In today’s internationally mobile world, it is common for people to reside in more than one jurisdiction and to hold assets in multiple jurisdictions. What are some estate planning considerations for holding foreign property?
How to Plan an Estate with Foreign Assets
First, determine the succession laws in the jurisdiction where you hold the foreign property. Are there local inheritance laws that limit the people you can name as beneficiaries? It is prudent to consult with a local lawyer where you hold the assets to obtain advice about the respective jurisdiction.
Is Your Canadian Will Sufficient?
Assuming you are free to deal with your foreign assets in accordance with a Will or other testamentary document, consider whether the Will you prepare in Canada will be accepted by the estate court of your foreign jurisdiction. While the International Wills Convention 1973 (also known as theUN Convention Providing a Uniform Law on the Form of an International Will) purported to recognize Wills prepared in other jurisdictions that adhere to certain requirements, only 21 countries have accepted the Convention, and of those that have signed, several do not enforce the Convention, so it is not an entirely useful piece of legislation. That is one reason to consider preparing Wills specific to the jurisdictions in which the assets are situated, also known as separate situs Wills.
Is One Will Enough?
Even if your Will is accepted in another jurisdiction, another reason to consider doing a separate Will for foreign assets is the potential cost to your estate to obtain either an ancillary appointment (in the case of a Will prepared outside of the Commonwealth) or to “reseal” a Will that has been proven in a different jurisdiction elsewhere within the Commonwealth. If there is only one Will covering multiple jurisdictions, one of these actions will be necessary, and this will cause delay in administering the estate because it will be necessary to obtain probate with the same document consecutively (one jurisdiction at a time), as opposed to concurrently if there were separate Wills for each jurisdiction. Also, if a foreign Will is being used for Canadian assets and is not in English or French, it must be translated before applying to court, another expense to the estate.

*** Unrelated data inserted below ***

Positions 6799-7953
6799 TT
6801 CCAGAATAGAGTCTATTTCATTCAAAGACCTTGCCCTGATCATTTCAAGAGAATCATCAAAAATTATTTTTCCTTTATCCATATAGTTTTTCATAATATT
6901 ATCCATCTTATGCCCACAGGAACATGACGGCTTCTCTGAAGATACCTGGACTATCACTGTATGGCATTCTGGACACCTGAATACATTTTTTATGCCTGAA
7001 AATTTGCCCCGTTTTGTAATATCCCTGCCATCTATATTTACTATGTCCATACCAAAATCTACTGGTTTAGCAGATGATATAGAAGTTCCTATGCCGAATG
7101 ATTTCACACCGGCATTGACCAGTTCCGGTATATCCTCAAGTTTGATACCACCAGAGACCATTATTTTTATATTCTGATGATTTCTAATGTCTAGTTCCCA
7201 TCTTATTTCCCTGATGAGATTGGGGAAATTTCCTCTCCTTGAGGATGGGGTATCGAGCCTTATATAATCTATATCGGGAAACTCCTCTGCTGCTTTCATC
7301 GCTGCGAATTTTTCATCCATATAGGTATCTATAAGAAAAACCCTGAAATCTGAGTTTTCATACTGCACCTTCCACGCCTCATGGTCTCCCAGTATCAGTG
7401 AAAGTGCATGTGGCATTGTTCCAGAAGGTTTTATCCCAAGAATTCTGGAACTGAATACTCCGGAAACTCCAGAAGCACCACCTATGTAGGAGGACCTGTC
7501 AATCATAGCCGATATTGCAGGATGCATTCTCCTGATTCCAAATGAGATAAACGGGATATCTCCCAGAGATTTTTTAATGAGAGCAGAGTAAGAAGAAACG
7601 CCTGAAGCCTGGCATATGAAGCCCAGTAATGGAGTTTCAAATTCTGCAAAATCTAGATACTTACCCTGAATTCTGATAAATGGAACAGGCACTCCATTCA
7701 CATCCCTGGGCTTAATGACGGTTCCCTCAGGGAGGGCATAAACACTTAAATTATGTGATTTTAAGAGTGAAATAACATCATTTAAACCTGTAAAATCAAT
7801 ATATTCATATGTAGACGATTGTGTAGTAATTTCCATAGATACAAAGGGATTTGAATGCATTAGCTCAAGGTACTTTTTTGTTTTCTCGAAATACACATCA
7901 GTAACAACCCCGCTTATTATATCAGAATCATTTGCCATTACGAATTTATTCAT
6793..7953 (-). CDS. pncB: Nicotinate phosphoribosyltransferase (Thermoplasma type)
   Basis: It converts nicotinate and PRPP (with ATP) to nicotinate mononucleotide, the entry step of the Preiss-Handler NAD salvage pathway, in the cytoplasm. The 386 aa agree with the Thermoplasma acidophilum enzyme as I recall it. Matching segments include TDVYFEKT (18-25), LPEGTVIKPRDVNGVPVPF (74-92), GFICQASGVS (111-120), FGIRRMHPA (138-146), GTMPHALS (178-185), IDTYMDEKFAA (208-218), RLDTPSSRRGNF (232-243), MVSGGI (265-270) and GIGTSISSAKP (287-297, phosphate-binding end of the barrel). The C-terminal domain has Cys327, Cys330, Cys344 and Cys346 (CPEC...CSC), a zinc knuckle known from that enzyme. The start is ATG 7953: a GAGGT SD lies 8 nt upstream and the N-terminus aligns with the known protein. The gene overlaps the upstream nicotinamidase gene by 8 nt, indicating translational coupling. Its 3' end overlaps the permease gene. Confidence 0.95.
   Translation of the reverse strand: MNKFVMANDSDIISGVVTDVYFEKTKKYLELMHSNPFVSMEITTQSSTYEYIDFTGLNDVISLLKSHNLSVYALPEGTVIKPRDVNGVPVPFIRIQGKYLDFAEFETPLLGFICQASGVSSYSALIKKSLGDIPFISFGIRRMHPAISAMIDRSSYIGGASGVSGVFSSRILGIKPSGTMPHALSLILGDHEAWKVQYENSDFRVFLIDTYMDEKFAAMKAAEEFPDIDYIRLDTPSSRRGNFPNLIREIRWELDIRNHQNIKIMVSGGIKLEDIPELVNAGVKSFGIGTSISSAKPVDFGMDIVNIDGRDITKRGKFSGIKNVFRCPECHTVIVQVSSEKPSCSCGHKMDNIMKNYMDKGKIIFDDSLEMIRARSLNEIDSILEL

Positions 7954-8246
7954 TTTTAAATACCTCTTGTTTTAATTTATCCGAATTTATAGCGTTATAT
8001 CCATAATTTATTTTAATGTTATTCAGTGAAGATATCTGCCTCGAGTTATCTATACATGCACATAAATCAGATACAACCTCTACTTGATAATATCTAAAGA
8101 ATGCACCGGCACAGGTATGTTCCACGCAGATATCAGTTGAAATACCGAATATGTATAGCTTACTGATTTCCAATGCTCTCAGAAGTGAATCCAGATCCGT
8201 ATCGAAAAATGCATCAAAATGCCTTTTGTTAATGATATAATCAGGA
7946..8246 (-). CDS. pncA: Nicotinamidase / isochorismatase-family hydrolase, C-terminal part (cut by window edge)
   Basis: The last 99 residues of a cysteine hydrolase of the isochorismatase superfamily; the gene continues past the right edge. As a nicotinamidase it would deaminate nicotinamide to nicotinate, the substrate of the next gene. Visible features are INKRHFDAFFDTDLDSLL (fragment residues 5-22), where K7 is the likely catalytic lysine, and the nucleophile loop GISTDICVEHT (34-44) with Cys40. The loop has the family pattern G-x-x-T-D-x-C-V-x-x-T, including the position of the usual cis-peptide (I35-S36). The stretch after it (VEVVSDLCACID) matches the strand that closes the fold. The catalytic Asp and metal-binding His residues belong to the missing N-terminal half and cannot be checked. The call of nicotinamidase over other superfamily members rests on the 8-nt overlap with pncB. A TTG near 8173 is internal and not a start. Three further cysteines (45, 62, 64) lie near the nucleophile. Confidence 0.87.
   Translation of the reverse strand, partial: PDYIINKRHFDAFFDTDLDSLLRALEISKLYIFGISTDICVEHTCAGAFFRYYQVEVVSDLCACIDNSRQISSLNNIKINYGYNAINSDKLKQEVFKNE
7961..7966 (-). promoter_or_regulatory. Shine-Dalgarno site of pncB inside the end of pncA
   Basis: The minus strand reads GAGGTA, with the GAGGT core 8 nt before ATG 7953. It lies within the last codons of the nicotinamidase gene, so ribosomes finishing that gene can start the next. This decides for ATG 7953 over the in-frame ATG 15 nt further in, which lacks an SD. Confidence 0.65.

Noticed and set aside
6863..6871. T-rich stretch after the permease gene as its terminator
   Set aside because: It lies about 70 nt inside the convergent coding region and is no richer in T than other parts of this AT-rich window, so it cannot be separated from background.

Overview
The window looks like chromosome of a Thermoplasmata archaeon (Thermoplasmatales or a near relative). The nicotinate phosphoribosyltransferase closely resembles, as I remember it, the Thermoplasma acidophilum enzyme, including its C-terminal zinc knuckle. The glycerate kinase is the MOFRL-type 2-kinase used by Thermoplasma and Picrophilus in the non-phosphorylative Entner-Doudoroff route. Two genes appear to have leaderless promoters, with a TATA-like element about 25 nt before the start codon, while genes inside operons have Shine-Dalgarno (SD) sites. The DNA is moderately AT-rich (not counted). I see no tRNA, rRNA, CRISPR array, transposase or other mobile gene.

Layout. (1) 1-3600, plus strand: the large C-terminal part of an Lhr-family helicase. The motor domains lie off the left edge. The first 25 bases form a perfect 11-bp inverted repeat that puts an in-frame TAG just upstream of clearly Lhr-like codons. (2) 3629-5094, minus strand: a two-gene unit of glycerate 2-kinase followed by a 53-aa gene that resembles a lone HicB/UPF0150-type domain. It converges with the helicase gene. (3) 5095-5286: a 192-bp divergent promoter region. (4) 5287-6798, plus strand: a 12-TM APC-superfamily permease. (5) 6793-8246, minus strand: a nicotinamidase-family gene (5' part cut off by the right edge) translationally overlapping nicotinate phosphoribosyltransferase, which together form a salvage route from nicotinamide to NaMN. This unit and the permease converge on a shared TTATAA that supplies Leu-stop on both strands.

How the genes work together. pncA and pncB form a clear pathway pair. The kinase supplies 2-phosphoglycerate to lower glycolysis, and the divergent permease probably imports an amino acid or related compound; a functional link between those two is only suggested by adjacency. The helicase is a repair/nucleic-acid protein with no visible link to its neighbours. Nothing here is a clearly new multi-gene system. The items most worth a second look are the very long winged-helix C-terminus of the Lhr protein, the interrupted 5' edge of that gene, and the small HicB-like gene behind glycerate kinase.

When preparing separate situs Wills, care should be taken to ensure:
- That the person(s) you appoint as your executor(s) can deal with your assets in the given jurisdiction (and consider any adverse consequences of appointing a non-resident in that role);
- That the execution of one Will does not revoke the existence of the other;
- That there is clarity as to which assets are covered by which Will;
- How the Wills should work together to address the issue of tax and other liabilities, and how that may impact your estate if there are different beneficiaries under each Will and different debt obligations in each estate;
- If there is a deficit in one estate to pay legacies, how the Wills can work together to address the overall estate plan.
If you wish to create an estate plan for assets in multiple jurisdictions, our estate planning team at Mills & Mills LLP will be happy to help.
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